Get the latest updates as we post them — right on your browser

. Last Updated: 07/27/2016

Obama and Medvedev Off to a Good Start

To Our Readers

The Moscow Times welcomes letters to the editor. Letters for publication should be signed and bear the signatory's address and telephone number.
Letters to the editor should be sent by fax to (7-495) 232-6529, by e-mail to, or by post. The Moscow Times reserves the right to edit letters.

Email the Opinion Page Editor

This week in Moscow, Presidents Barack Obama and Dmitry Medvedev made history agreeing to series of concrete steps that help “reset” U.S.-Russian relations after years of decline. Most important, the two presidents agreed to a framework for a new nuclear arms reduction treaty to replace the Strategic Arms Reduction Treaty, which will expire in less than five months.

Given the limited time frame for the talks, the reductions outlined in the Obama-Medvedev joint statement are — not surprisingly — limited in scale and scope. The agreement would establish lower limits on the number of strategic warheads that may be deployed, from more than 2,200 warheads today to 1,500 to 1,675. Even without a new treaty, Russia is on track to reduce deployed strategic warheads to 1,800 or less by the end of 2012.

It would also create lower ceilings for the number of strategic nuclear delivery systems to 500 to 1,100 each. Currently, the United States has about 1,200 and Russia has 800. The START follow-on agreement would also maintain the most essential of START’s verification, monitoring and information-exchange provisions, which are needed for continued predictability and transparency.

Modest as it may be, the START follow-on agreement would also help maintain rough parity in U.S.-Russian strategic nuclear forces in the years ahead and set the stage for deeper reductions in all types of nuclear forces. The two countries’ arsenals constitute 95 percent of the world’s nuclear weapons, and maintaining common-sense control of the largest and most lethal nuclear arsenals is also fundamental to closer U.S.-Russian cooperation on a range of other issues.

Also, as Obama noted, “The United States and Russia must lead by example.” An agreement on a START follow-on by year’s end would demonstrate that the two countries are truly committed to fulfilling their disarmament obligations under the Nuclear Nonproliferation Treaty. This will, in turn, bolster efforts to win international support for new measures to strengthen the beleaguered treaty at the Review Conference in May 2010.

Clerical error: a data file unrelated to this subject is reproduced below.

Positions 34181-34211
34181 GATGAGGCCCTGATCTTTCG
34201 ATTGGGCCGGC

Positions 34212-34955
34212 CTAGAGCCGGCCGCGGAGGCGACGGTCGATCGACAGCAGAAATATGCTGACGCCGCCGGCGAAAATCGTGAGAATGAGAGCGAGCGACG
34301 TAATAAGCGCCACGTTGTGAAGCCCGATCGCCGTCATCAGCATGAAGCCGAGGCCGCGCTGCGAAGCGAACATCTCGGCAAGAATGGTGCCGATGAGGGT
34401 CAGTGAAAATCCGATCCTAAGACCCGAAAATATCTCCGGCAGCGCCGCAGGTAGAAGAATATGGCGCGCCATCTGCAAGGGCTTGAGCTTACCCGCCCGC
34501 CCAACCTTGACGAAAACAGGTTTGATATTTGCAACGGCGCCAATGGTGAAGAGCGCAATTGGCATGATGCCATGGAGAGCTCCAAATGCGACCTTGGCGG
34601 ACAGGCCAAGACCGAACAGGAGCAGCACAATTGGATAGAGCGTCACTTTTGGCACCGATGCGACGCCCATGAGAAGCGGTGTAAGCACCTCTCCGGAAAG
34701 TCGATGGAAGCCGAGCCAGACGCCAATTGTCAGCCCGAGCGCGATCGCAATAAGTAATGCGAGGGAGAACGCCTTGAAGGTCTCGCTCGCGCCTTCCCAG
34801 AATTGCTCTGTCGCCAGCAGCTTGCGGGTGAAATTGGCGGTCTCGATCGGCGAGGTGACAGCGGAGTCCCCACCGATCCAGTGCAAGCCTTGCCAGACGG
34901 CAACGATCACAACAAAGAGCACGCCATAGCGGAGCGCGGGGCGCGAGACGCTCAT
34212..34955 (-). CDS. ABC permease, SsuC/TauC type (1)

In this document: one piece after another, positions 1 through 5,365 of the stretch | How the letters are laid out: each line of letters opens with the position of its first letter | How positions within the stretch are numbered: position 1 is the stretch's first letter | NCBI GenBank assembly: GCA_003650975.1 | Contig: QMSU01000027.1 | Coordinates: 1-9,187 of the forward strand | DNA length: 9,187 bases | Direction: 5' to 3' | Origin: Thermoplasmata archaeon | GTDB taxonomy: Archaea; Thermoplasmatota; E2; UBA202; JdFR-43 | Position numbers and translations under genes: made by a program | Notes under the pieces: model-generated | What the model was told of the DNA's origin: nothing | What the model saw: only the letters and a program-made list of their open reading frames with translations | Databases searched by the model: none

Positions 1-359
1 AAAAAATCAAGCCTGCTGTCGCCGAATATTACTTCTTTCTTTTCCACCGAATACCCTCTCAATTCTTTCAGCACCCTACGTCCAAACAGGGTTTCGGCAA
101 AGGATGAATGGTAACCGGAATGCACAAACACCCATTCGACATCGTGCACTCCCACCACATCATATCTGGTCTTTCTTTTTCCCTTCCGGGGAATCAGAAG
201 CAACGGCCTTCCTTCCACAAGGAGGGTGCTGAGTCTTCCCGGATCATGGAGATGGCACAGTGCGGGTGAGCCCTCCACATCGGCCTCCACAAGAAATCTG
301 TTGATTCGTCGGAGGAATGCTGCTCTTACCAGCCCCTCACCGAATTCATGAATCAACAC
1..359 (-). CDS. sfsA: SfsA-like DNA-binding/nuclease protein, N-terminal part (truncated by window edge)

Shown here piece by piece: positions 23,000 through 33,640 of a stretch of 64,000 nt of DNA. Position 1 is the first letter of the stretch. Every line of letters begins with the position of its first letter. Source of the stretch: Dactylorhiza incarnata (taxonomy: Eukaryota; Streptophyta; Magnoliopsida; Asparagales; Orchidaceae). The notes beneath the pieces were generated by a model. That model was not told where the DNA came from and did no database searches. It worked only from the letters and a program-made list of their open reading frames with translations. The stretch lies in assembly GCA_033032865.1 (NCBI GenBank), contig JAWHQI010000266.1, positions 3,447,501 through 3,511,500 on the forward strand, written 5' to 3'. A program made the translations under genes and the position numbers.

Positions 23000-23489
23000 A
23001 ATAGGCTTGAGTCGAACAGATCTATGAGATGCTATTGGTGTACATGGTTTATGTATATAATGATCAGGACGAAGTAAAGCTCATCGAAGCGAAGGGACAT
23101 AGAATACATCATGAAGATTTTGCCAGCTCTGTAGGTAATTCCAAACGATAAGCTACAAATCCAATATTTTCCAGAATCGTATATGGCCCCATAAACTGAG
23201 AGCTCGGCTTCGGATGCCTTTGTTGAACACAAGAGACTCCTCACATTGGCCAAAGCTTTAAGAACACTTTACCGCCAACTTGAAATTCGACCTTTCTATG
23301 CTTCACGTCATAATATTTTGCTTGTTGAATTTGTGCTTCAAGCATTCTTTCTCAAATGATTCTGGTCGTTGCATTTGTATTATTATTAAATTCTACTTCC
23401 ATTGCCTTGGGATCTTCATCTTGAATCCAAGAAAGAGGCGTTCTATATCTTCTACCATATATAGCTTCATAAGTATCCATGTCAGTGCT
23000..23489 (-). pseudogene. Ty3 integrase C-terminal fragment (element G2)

While the two sides are still months away from settling on the final counting rules and verification procedures, Obama and Medvedev clearly understand the cost of inaction and are pressing their negotiators to find a way to succeed.

As exhausting as this negotiation may turn out to be, U.S. and Russian leaders cannot afford to stop with a START follow-on deal. It is clear that the current round of arms talks will not resolve the impasse over the potential expansion of the U.S. strategic ballistic missile defense system. Nor will it regulate the two countries’ large stockpiles of nondeployed strategic warheads and their obsolete tactical nuclear bombs.

The two sides should make good on their renewed commitment to engage in a serious dialogue on the right balance between strategic offensive and defensive armaments. At the same time, the missile defense issue should not and need not impede completion and ratification of the START follow-on agreement.

While Obama has delayed plans for missile defense in Europe and deferred spending on additional interceptors, he is unlikely to rule out missile defense deployment until the administration completes its review of U.S. missile defense policy later this year. Russian statements that suggest that U.S. cancellation of the European missile defense system is a prerequisite for any further cuts in offensive arms are premature and counterproductive.